Some images from De Nieuwe en Onbekende Weereld: of beschryving van AMERICA en ’t ZUID-LAND, with text and engravings/woodcuts by Arnoldus Montanus, Amsterdam, 1671.
These engravings are from a book at the Library of Congress; I found the images (which are out of copyright) here: lcweb2.loc.gov/rbc/rbkb/0003/ – beware that the files there are 24 MBytes each, there’s some 18 Gigabytes of them, and most do not have illustrations. I have kept the same filenames, so you can download the originals if you want, from the Library of Congress. I have processed the images, cleaning them up as if they were scans (they are actually photographs, and lower resolution than I normally prefer), and am converting most of them to greyscale.
Front cover of the book.
In this engraving from the title page, a two-faced woman uses a mirror to look safely at the medusa in the border of the picture. She is Prudence, trampling on Envy, a man with [...]Invidiæ Prudentia Victrix is Latin for, Prudence defeats envy, or, prudence is the victress of envy. [more...]
This woodcut was at the start of a chapter. It features two mermen, I think ,holding a shield bearing an armorial crest.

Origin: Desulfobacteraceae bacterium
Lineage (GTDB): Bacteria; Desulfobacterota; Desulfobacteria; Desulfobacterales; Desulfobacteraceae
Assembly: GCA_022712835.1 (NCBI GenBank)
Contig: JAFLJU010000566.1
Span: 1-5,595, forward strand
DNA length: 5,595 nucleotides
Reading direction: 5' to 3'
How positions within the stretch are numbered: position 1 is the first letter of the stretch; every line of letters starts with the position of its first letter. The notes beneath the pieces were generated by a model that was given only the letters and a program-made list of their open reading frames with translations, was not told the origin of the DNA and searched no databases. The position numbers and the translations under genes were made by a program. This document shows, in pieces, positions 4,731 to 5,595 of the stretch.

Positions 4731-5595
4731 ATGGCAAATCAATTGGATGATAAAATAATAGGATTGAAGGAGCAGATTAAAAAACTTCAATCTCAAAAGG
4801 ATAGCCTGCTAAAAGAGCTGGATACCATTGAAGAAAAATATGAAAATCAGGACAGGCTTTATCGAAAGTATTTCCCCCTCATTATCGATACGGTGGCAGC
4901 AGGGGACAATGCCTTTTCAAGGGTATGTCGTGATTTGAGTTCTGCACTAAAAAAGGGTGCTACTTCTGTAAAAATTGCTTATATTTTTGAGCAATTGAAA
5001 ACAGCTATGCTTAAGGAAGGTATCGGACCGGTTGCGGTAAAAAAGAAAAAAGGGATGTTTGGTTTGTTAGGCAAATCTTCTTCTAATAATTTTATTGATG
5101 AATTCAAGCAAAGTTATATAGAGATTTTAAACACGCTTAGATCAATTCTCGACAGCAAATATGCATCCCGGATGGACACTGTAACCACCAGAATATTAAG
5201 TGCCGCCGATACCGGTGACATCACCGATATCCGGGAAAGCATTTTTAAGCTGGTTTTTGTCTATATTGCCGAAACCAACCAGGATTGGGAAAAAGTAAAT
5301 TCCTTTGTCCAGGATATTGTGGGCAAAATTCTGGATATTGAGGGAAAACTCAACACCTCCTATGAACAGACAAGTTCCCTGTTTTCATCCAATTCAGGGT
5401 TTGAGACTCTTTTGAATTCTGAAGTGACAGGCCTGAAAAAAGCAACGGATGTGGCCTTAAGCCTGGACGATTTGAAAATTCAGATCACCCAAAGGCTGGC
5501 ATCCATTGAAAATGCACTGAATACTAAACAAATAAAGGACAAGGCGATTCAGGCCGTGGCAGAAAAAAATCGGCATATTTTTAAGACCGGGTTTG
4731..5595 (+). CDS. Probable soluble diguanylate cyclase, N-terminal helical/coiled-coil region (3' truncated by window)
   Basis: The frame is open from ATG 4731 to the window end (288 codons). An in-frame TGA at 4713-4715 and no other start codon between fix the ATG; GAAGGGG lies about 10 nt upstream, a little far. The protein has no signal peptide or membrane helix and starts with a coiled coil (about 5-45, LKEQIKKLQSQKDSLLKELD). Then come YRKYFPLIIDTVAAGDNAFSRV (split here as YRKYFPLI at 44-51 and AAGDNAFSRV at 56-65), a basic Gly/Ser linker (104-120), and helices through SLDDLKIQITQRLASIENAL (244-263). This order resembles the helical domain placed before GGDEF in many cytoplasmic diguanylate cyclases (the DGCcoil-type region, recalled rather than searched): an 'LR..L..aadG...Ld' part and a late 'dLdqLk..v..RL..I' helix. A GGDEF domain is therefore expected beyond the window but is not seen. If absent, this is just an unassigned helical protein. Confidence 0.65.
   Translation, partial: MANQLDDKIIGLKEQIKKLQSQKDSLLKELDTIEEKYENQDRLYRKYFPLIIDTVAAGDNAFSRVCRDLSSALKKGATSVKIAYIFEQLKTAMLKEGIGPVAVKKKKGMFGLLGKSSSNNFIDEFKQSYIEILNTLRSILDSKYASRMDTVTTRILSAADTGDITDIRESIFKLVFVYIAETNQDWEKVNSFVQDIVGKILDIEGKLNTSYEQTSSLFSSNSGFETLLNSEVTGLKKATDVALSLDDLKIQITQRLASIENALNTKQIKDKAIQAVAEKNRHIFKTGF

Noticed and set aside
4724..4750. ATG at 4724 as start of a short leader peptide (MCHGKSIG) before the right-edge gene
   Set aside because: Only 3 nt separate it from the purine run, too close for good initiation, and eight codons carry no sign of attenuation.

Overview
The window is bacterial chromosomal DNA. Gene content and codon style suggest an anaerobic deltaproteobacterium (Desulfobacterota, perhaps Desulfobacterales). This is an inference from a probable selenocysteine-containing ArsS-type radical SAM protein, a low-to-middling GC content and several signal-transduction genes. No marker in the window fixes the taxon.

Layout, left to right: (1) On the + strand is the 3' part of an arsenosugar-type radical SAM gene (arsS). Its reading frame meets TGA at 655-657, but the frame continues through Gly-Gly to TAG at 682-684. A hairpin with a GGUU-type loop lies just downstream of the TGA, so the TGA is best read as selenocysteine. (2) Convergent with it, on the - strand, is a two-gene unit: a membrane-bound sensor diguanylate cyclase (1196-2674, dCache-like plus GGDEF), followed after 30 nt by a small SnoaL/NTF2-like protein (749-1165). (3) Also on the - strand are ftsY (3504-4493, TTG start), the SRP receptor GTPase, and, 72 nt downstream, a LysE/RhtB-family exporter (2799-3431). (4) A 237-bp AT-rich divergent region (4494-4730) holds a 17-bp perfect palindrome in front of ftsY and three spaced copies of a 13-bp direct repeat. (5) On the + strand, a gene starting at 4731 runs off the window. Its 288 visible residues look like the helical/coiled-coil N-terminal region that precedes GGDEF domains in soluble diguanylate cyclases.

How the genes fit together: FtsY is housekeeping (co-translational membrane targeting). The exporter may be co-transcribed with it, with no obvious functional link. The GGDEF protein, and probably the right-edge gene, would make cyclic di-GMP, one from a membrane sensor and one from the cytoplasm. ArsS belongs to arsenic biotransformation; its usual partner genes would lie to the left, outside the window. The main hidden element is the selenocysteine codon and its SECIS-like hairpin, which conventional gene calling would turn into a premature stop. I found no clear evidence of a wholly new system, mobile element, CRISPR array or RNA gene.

A decorative letter “D” used as an initial capital (a drop capital, or drop cap) in this Dutch book from 1671.
Capital D, a decorative initial “D” used as a drop cap for the first paragraph of the text.
Christopher Columbus, of Christofer, or Christofel Colonus as written here, was responsible for bringing many diseases to Turtle Island, including Catholicism and rampant individualism, corporate greed and measles, in a selfish pursuit of personal riches and fame He is famous in some parts of the world for “discovering” America, although since it [...] [more...]
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